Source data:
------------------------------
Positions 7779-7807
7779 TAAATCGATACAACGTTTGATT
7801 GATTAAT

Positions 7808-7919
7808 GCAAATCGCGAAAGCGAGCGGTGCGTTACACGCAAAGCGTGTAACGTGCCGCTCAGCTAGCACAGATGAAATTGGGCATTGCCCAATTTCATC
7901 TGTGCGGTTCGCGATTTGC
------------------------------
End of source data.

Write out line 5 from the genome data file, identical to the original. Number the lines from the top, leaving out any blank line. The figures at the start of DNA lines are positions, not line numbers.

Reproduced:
7808 GCAAATCGCGAAAGCGAGCGGTGCGTTACACGCAAAGCGTGTAACGTGCCGCTCAGCTAGCACAGATGAAATTGGGCATTGCCCAATTTCATC